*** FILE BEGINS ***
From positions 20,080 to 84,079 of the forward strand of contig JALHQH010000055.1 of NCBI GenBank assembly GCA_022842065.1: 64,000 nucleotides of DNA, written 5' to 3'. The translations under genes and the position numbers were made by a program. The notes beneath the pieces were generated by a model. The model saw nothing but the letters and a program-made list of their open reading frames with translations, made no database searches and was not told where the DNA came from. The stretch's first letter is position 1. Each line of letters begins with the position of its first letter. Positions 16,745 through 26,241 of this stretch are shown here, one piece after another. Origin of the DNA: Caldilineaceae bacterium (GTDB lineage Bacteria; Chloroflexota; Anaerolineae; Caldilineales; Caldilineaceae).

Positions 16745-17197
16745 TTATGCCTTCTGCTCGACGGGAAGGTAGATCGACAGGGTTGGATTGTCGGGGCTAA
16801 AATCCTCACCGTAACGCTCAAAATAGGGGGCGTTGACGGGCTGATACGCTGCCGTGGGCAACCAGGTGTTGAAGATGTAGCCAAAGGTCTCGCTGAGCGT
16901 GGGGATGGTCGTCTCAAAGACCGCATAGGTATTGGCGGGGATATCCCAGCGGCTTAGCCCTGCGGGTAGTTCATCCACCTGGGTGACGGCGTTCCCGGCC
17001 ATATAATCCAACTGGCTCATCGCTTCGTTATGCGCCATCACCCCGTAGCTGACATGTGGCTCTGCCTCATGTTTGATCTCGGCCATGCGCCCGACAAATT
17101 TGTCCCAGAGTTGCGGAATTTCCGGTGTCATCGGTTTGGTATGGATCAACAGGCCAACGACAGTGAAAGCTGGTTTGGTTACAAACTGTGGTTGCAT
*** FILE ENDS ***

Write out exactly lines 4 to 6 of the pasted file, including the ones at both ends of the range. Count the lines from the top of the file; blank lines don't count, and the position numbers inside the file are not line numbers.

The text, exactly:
16801 AATCCTCACCGTAACGCTCAAAATAGGGGGCGTTGACGGGCTGATACGCTGCCGTGGGCAACCAGGTGTTGAAGATGTAGCCAAAGGTCTCGCTGAGCGT
16901 GGGGATGGTCGTCTCAAAGACCGCATAGGTATTGGCGGGGATATCCCAGCGGCTTAGCCCTGCGGGTAGTTCATCCACCTGGGTGACGGCGTTCCCGGCC
17001 ATATAATCCAACTGGCTCATCGCTTCGTTATGCGCCATCACCCCGTAGCTGACATGTGGCTCTGCCTCATGTTTGATCTCGGCCATGCGCCCGACAAATT